On top of this, the Church’s advice to homosexuals is positively draconian: “[They] are called to chastity.” (Catechism, §2359) What a price to pay—the lifelong denial of one’s sexuality—just to remain true to one’s Catholic beliefs!
The only way I think one can live with this is to remember that everybody—not just you—has his or her cross to bear. Rarely are we given a choice in the matter.
We may think of the loving son who has to watch his parent struggle with the monstrous pain of an incurable cancer, instead of agreeing to a mercy killing. Or the young girl who decides to keep the child in her womb who was conceived from a rape. Or the unhappy couple who endure decade after decade of loveless marriage for the sake of their children and their faith.
All of them too have their crosses to bear. It may help to heed the advice of our faith: That the heavier one’s cross is, the more bountiful the graces one receives. But one must be disposed to look to the hereafter for this reward, and not just to the here and now.
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Where the President converges with Church teaching would be in this admonition to mercy: “Homosexuals must be accepted with respect, compassion and sensitivity. Every sign of unjust discrimination in their regard should be avoided.” (Catechism, § 2358)
One product of our Church-nurtured spirituality is our high level of tolerance for homosexual behavior—some would say excessively so, in view of the growing influence of gay vocabulary, humor, dress, movies, and other cultural accoutrements.
Day-to-day discrimination does not seem to be a major problem for local gays. And yet, to their credit, local LGBT leaders are still treading cautiously, careful not to needlessly provoke sleeping conservatives.
On the matter of same-sex marriage, most of them are simply asking for civil partnerships, at least for now. Marriage in this country is too heavily invested with religious trappings that will not be easily abandoned even by cultural Catholics, including many devout gays themselves.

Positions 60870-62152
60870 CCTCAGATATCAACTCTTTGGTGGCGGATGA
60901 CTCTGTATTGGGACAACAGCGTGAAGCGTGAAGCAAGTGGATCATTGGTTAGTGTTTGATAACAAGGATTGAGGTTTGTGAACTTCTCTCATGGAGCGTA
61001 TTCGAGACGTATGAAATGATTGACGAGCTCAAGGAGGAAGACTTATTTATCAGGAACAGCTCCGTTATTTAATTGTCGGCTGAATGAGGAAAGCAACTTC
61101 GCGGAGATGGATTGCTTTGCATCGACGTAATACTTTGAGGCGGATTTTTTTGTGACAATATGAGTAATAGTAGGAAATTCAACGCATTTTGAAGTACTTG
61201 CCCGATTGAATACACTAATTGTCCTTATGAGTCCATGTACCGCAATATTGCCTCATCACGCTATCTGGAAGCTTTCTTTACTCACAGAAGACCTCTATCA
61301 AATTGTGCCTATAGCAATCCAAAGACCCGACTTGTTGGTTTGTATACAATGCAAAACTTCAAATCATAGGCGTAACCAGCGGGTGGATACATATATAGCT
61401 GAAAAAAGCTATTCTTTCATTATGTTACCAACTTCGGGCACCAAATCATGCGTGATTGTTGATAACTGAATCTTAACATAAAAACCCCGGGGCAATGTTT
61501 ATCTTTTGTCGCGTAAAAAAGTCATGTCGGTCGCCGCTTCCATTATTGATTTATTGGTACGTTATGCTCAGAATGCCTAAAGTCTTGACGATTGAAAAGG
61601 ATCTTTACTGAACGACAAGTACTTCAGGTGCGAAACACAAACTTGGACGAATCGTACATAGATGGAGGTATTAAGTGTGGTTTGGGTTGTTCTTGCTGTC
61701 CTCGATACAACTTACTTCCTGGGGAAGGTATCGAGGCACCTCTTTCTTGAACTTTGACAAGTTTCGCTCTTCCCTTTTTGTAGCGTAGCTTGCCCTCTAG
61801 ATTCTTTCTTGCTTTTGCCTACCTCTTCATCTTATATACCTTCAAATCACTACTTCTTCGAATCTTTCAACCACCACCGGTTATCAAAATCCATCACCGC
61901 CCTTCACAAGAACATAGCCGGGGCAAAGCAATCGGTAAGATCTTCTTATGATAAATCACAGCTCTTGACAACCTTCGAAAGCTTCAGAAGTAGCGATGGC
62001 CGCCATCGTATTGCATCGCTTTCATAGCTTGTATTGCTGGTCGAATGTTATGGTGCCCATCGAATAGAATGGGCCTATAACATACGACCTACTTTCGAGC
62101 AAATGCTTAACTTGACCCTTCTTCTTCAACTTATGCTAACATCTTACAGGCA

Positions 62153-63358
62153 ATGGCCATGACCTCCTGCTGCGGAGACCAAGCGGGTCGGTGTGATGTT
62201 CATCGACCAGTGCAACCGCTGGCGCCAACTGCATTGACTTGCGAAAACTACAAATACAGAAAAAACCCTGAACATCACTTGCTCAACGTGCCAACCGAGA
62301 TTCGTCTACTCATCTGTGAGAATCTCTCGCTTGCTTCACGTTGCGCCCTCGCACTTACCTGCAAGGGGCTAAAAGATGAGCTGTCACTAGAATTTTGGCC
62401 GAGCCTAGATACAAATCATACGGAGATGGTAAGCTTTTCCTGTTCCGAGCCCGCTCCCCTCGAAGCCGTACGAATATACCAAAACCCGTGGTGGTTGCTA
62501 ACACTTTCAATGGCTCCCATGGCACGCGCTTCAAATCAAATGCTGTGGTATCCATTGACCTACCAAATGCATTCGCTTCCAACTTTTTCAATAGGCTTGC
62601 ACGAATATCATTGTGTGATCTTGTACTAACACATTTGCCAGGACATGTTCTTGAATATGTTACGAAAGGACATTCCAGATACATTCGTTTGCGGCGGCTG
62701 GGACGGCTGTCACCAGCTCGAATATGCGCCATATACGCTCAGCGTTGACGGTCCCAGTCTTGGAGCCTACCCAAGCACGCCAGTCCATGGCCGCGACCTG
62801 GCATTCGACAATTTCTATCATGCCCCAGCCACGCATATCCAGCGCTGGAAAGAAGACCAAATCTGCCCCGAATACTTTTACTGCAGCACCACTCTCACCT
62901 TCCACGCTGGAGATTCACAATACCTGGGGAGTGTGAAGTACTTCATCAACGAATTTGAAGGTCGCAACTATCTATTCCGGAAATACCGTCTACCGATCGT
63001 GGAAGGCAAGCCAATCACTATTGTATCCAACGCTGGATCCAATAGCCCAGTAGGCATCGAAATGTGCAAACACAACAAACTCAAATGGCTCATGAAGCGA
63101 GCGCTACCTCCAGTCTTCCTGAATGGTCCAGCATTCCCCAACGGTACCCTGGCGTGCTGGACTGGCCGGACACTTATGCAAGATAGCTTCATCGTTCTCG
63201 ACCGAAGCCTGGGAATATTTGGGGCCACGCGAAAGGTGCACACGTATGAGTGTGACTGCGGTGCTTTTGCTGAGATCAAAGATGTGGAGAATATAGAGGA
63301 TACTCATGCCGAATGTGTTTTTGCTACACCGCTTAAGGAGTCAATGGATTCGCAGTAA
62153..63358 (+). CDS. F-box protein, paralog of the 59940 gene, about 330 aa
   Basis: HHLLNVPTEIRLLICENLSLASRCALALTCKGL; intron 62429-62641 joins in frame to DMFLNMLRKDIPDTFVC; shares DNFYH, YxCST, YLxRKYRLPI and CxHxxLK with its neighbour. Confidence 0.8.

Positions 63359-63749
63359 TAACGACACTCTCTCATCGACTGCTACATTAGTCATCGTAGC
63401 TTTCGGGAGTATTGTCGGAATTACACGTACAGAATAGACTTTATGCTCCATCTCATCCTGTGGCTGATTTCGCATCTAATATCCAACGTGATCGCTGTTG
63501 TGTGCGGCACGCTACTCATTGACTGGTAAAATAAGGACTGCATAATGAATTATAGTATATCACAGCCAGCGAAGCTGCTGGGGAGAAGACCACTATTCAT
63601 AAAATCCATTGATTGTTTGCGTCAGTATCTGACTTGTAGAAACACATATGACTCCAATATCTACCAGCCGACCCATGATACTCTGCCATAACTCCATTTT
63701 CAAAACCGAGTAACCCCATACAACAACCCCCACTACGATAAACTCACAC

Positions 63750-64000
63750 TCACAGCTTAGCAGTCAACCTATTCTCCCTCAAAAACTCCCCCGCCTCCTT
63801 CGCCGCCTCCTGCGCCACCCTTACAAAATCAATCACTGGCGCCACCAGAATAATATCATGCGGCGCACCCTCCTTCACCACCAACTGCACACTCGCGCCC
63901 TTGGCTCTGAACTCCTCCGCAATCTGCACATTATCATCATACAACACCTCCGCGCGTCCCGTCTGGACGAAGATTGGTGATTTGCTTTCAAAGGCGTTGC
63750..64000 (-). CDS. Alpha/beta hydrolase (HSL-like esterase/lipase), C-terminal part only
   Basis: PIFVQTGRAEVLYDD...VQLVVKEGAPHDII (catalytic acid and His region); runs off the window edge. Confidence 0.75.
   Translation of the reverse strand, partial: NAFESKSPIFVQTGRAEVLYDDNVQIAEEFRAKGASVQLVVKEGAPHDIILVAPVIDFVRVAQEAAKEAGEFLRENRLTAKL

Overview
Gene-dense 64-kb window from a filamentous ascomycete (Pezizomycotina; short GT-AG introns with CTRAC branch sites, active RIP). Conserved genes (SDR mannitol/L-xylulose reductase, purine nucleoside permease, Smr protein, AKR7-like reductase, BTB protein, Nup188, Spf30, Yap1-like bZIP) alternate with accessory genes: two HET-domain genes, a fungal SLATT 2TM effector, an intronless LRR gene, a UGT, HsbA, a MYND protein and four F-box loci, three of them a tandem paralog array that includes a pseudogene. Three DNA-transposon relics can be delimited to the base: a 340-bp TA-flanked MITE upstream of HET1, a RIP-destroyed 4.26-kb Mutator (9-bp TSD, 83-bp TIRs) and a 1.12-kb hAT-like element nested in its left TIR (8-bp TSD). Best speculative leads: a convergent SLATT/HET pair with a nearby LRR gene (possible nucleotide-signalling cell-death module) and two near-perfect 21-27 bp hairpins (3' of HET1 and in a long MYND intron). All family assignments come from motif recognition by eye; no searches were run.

Duterte promised to create a commission, with LGBT representation, that will presumably include same-sex marriage and other gay issues in its agenda. That’s another step forward for them, whether or not warranted by any urgency in their situation today.
Gay activists are pushing for their own favorite legislation, the Sexual Orientation and Gender Identity or Expression (Sogie) Equality Bill, which has already passed third reading in the House. We’re not
sure what its contents are, but judging from the title, we’re likely to be looking at demands for more assertiveness in expressing gay identity and orientation—regardless of how influential in fact they may already be today.
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At the end of the day, who can quarrel with the principles of equality and non-discrimination? Our only caveat is for us to make sure that protection of a minority does not over time degenerate into repression of the majority in the name of “political correctness.” This disease has already infested much of the West, and should be kept away from our shores.
By the same token, who can quarrel with the principle of Church-state separation? It’s enshrined in our Constitution. But we should keep asking ourselves, as one challenge comes up after another: Are we a Christian nation, or are we simply a nation of Christians?
The way we answer this is likely to evolve our time. Upon our answers will depend no less than the kind of morality we set for ourselves, which will guide our laws and the way we live with each other.